Recently there has been some pointed commentary about investors breaching their superannuation concessional contribution caps – that is, the pre-tax amounts that people can put into their super at a tax rate of 15 per cent.

For people aged 50 or over, the concessional cap is $50,000. For people under 50, the cap is $25,000. Contributions made above these levels are taxed at the investor’s marginal rate of tax.

Anger has also been expressed about the excess contributions tax of up to 93 per cent on non-concessional contributions. These after-tax contributions are limited to $150,000 per annum, or, for under 65s, a one-off $450,000 contribution that excludes any further contribution for the next two consecutive years.

Let’s address this issue first. Where investors have made contributions above $150,000 in one year, or $450,000 over three years, it is not a public policy issue, but a financial planning issue. However, there has not been public outrage that more than three million low- and middle-income earners – predominantly women – receive no tax concessions on their super contributions because their marginal rate of tax is up to 15 per cent. While the debate rages about the tax concessions on contributions for workers over 50, little debate is focussing on the equity of the tax concessions or what alternative designs exist to A safe driving school should require their instructors to stay current with the industry and to share their knowledge with the students. more fairly distribute the concessions.

It is apparent that many workers in their fifties have not benefited fully from the compulsory 9 per cent super contributions and may not benefit fully from the proposed increase to 12 per cent. This is why the Government has proposed that they be online casino able to make annual contributions of up to $50,000 and pay tax of 15 per cent on their contributions.

This is a necessary and sensible approach. Many people often don’t have discretionary income for extra saving in their 30s and 40s, when they are often raising a family and repaying a mortgage. Contributions caps need to take this into account and allow older workers to make catch-up contributions to their super. Super funds report that, in particular, women returning • Small Business Employers can shop for employee coverage on the health individual health insurance exchange. to work full-time later in their careers need the opportunity to “catch-up” with their retirement savings.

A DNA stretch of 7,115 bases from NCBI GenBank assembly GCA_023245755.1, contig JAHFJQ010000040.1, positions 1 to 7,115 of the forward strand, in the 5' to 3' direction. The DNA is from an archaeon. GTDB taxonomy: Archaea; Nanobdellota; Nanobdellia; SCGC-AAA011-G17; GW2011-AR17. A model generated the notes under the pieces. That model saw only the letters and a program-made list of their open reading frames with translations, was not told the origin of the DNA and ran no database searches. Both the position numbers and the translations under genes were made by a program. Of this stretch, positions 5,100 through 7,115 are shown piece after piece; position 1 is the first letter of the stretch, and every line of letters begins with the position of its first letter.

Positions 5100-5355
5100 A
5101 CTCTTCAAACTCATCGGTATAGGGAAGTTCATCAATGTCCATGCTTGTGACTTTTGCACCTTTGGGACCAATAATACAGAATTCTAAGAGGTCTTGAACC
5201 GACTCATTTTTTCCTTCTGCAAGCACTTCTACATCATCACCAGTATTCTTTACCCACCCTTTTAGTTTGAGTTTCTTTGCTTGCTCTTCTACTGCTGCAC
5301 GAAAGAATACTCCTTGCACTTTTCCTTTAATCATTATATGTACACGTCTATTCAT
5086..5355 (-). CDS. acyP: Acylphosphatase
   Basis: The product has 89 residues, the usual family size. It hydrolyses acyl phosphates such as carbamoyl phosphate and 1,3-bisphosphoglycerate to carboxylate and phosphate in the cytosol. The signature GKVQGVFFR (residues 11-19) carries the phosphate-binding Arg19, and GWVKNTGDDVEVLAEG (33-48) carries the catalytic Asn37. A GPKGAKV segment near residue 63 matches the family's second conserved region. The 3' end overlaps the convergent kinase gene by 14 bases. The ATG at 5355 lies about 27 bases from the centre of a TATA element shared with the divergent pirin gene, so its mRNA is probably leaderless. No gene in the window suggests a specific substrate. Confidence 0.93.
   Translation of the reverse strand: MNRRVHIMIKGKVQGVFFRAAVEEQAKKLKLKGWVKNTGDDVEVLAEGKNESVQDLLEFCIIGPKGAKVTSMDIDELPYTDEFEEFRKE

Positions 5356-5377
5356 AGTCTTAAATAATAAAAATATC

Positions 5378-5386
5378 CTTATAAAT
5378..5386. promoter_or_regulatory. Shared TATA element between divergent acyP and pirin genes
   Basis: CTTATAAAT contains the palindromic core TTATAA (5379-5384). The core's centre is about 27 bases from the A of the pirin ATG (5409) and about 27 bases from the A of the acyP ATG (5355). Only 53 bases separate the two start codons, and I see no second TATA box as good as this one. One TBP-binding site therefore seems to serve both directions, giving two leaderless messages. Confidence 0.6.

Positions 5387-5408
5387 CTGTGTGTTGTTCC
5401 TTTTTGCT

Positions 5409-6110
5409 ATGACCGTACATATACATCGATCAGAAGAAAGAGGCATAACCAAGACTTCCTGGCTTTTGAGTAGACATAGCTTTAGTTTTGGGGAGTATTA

Nevertheless, the broader issue is the distribution of the tax concessions (which cost more than $26 billion each year) in the context billig wow gold of the objective of compulsory and near-universal superannuation.

While the ATO estimates that 66,000 people are expected to breach the concessional cap in 2009-10, the Federal Treasury estimates that more than three million low-to-middle-income earners receive no tax concession at all.

Indeed, more than 200,000 of the lowest paid workers incur a negative concession because they pay more tax on their super than on their ordinary income.

It is true that measures do exist to help low-to-middle-income earners save for retirement through the co-contribution scheme; and from 2012-13, the Government is proposing that workers earning up to $37,000 will be eligible for a refund of their super contributions tax, up to $500.

Despite these measures, the largest tax concessions typically accrue to the highest income earners, who are likely to save in any case, given that earnings in super attract a concessional rate of tax (15 per cent) and all post-retirement income is tax-free.

Those people who transfer large amounts into super must take responsibility for keeping within the legal contribution caps. The excess contributions tax rates may seem harsh, but they are essential to preventing the evasion of income tax.

It is perhaps time that the debate about tax concessions is widened to reflect the need to: in the first instance, ensure that all fund members are benefiting from the tax concessions; and then secondly, determine the reasonableness of particular caps.

With three million people currently making super contributions at their marginal rate of tax (15 per cent) it is clear the public debate needs to look at the bigger picture.

David Whiteley is chief executive of Industry Super Network.

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